75% of women entrepreneurs earn less than $50,000 a year in revenue.
That might be fine as a salary… but as an annual revenue for a business? By the time you pay your business expenses and taxes, then figure out how much you’re actually earning per hour, it’s easy to see why 80% of entrepreneurs give up after 18 months.
And for the 25% who do earn more than $50,000… only 12% break the six-figure mark in their business.
I learned these stats a few years ago when I was invited to go to Washington DC to speak on a panel at the US Chamber of Commerce about women in business.
When the panel was over, for the next two hours I talked with women who had tons of questions about how I was able to not only create my business, but create a business that 100% supported our lifestyle and even allowed my husband to retire from his teaching career to be at home with our family.
Answering questions from the women at this event started the inquiry – “What is keeping these women from breaking through from 5 to 6 figures?“
As I talked with more and more women, it became clear that the feast or famine cycle is one of the biggest reasons why their businesses simply stop growing, sometimes for years, and holds them back from creating a predictably profitable business.
The feast or famine cycle looks something like this:
- You start out doing the new client hustle. All your time and energy is going into marketing your business and talking to potential new clients.
- New clients sign up and you enter feast mode! Your client docket is filling up, revenue is coming in the door, people are paying you to do what you love! #WINNING
- You roll up your sleeves and get to work. Now that you have clients, you’ve gotta do the work they hired you for, right? Right!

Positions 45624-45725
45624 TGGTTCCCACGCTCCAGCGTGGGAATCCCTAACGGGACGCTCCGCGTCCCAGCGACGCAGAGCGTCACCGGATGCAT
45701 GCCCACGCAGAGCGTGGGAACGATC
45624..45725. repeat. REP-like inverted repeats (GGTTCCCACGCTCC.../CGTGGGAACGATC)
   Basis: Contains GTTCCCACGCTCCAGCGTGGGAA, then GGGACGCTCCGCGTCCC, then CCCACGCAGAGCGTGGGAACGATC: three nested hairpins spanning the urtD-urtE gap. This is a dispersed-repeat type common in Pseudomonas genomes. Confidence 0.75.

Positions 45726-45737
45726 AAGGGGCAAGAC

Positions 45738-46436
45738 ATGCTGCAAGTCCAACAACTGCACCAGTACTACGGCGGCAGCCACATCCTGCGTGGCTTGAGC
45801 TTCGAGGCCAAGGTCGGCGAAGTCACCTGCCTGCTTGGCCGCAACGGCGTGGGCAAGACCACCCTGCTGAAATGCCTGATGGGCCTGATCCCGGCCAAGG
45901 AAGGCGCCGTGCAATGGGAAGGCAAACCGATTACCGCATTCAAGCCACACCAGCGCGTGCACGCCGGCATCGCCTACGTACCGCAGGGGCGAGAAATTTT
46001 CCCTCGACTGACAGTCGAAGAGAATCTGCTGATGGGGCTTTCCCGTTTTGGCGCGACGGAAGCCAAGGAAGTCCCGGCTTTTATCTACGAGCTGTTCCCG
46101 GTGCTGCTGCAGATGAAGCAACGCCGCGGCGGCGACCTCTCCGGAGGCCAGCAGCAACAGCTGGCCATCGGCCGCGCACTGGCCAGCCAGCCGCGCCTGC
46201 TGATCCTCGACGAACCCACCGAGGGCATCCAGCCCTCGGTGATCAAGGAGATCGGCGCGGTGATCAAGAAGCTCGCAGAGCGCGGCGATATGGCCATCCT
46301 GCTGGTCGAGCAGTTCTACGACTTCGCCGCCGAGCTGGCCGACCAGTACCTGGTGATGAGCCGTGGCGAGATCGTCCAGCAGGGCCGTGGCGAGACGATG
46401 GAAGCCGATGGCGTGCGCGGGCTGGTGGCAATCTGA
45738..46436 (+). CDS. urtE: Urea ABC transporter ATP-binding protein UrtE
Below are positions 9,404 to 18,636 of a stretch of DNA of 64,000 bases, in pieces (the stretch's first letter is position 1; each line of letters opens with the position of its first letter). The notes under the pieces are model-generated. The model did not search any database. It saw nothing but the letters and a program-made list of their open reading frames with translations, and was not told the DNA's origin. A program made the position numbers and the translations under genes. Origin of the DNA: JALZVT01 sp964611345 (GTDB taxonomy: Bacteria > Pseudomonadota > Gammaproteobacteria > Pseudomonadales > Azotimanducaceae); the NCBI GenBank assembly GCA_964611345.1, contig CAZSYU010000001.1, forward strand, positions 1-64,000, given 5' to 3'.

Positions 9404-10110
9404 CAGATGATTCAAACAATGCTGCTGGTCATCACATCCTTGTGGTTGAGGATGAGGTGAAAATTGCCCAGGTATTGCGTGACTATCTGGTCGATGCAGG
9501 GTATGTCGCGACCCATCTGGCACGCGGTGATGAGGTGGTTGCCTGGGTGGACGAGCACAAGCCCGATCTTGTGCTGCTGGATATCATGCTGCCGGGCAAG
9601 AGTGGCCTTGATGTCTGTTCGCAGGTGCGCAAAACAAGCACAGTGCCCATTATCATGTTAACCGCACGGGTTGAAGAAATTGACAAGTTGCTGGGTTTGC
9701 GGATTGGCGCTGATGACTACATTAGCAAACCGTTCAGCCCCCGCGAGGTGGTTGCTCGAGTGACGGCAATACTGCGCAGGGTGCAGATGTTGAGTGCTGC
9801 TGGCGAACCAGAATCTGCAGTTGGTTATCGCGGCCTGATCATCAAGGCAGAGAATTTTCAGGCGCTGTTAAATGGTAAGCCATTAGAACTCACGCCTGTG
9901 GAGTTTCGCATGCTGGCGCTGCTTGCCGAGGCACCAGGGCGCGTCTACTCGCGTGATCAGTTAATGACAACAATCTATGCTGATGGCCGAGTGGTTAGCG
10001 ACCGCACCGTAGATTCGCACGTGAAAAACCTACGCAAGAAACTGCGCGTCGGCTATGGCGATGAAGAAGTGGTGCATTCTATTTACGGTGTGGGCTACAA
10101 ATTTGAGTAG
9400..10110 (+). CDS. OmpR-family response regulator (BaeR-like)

- Your clients wrap up working with you, which means you slowly start running out of money (famine!) and the hustle starts all over again.
Many freelancers stay stuck in this cycle for years because of one BIG mistake: they stop marketing their business when they are in feast mode.
Which means when those existing clients wrap up after a few months, there isn’t anyone who has been waiting for the next available spot. In fact, some potential clients have moved on! The hustle starts again.
If you’re in the feast or famine cycle, it’s incredibly frustrating because you constantly feel like you’re starting from scratch, especially in those first few years when you are still working out all of your different income streams and the right times of the year to promote or launch your various products, programs, or services.
And it’s incredibly disheartening when you have the best month ever followed by one of the worst.
I have seen over and over again so many people celebrating finally achieving $5K, $10K, or even $15K months, but then they come back to me the following month saying,
“OMG, I barely made anything this month. I guess my average month is a lot lower than that best month ever.“
While the biggest reason many freelancers continue to repeat the feast or famine cycle in their business is due to lack of consistent marketing and sales strategy, more marketing isn’t always the answer.
There is often a bigger issue that will continue to hold them back from designing a predictably profitable business.
The business is trapped in the feast or famine zone.
This is where many businesses get trapped when they lack a strategy to properly price, package, and position their products and services.
What exactly is the feast or famine zone?